First of two parts
Consider this fact—since 1947, no Filipino film was ever nominated and much more, won the coveted best foreign language film award of the Oscar.
For us, the best foreign language Oscar trophy is elusive as ever. But hopes are still high that it will soon come and begin hopefully with a first nomination.
Shifting through data and facts about this specialized Oscar award, it seems that only 12 countries have won this award more than once.
The distinguished list of winners—from 1947 (when it was still a special honorary award) to 1956 (when it became an official academy award of merit) up to the last awards night for the year 2009—shows without doubt that most dominant in this category are Italy and France.
Italy actually won for 13 films and nominated for 27 films while France won for 12 films and nominated for 36 films.
Spain and Japan already won four times and have 19 and 12 nominations respectively.
Three-time winners are Sweden (also with 14 nominations); USSR (9 nominations); Netherlands (7 nominations); and Czechoslovakia (6 nominations).
Winning twice already are Denmark (7 nominations); Germany (9 nominations); Argentina (6 nominations) and Switzerland (5 nominations).
There are 12 countries which won at least one best foreign language trophy after all. These are West Germany (8 nominations); Hungary (8 nominations); Russia (5 nominations); Algeria (4 nominations); Canada (4 nominations);Czech Republic (3 nominations); Taiwan (3 nominations); Austria (3 nominations); South Africa (2 nominations); Bosnia & Herzegovina (one nomination); and Ivory Coast (one nomination).
All in all, there have only been 23 countries which have an Oscar best foreign language trophy under their wings.
Going through the list of winners will convince anyone that indeed these films can easily be included in the 100 or 1000 films you must see in your film-viewing lifetime.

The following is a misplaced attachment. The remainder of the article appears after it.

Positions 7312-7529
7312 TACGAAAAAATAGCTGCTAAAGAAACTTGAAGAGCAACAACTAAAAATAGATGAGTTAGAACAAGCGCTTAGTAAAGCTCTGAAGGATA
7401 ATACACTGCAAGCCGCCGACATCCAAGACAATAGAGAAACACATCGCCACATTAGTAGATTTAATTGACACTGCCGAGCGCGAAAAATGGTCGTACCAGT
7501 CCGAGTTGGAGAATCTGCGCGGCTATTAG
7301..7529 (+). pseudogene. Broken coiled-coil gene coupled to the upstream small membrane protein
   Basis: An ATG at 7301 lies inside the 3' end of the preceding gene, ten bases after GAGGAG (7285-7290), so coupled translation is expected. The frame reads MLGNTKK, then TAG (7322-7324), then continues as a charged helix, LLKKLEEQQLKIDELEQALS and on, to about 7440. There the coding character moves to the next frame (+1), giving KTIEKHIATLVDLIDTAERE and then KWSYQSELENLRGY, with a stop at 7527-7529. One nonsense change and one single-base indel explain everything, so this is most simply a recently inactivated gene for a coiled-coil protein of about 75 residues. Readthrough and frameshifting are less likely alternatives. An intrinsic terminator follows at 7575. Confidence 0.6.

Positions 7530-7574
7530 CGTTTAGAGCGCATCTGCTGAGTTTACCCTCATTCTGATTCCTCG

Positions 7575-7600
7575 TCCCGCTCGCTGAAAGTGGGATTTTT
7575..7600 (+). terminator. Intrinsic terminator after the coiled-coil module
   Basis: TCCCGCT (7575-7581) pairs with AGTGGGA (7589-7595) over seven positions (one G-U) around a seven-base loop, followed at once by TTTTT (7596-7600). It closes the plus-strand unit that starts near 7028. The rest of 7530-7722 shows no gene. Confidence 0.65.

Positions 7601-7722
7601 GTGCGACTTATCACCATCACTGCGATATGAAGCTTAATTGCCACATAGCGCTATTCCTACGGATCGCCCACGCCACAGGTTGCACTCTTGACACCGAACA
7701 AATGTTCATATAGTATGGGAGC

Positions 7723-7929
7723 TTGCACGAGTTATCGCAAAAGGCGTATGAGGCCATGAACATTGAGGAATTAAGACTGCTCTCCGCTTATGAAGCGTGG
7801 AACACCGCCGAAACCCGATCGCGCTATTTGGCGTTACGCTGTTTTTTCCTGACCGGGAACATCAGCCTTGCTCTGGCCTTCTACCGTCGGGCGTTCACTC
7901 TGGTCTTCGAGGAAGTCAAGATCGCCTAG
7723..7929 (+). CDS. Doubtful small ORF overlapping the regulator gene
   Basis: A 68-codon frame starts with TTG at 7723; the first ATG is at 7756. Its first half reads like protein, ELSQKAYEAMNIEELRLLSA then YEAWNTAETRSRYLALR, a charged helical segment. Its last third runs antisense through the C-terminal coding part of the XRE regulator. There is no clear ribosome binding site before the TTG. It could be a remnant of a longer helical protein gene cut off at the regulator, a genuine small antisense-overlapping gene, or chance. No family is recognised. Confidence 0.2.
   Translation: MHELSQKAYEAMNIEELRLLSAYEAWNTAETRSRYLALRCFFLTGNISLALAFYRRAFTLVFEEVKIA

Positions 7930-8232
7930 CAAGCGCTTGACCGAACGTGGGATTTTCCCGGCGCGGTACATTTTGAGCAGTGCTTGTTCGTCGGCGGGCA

During the period from 1947 to 1955 when this was just a special honorary award, two films by Vittorio de Sica (Italy)—Shoe Shine and The Bicycle Thief—were honoured. Other best foreign film winners included Rashomon by Akira Kurosawa (Japan); Monsieur Vincent by Maurice Cloche (France); The Walls of Malapaga by Rene Clement (France/Italy); Forbidden Games by Rene Clement (France); Gate of Hell by Tenosuke Kinugasa (Japan); and Samurai, the Legend of Musashi by Hiroshi Inagaki (Japan).
It will be better appreciated if we discuss the winners of the Best Foreign Language Film on a country-by-country basis from the year 1956 when it was instituted as an official academy award.
For Italy, the great Federico Fellini actually snared the awards four times for such classic films as La Strada (1956), The Nights of Cabria (1957), 8 1/2 (1963) and Amarcord (1974).
Vittorio de Sica who already won the honorary awards twice also bagged two more trophies for Yesterday, Today and Tomorrow (1964) and The Garden of the Finzi Continis (1971).
Other Italian director winners were Lee Kresel and Elio Petri for Investigation of a Citizen Above Suspicion (1970), Giuseppe Tornatore for Cinema Paradiso (1989), Gabriele Salvatore for Mediterraneo (1991) and Roberto Benigni for Life is Beautiful (1998).
For France, the winners included Jacques Tati for My Uncle (1958), Serge Borguignon for Sundays and Cybele (1962), Claude Lelouch for A Man and a Woman (1966), Luis Bunuel for the Discreet Charm of the Bourgeoisie (1972);
Francois Truffaut for Day for Night (1973), Moshe Mizrahi for Madame Rosa (1977), Bertrand Blier for Get Out Your Handkerchief (1978) and Regis Wargnier for Indochine (1992). It is interesting to note that since 1992, France suffered a best foreign language film drought any way you look at it.
(Continued next week: The 21 other winners)
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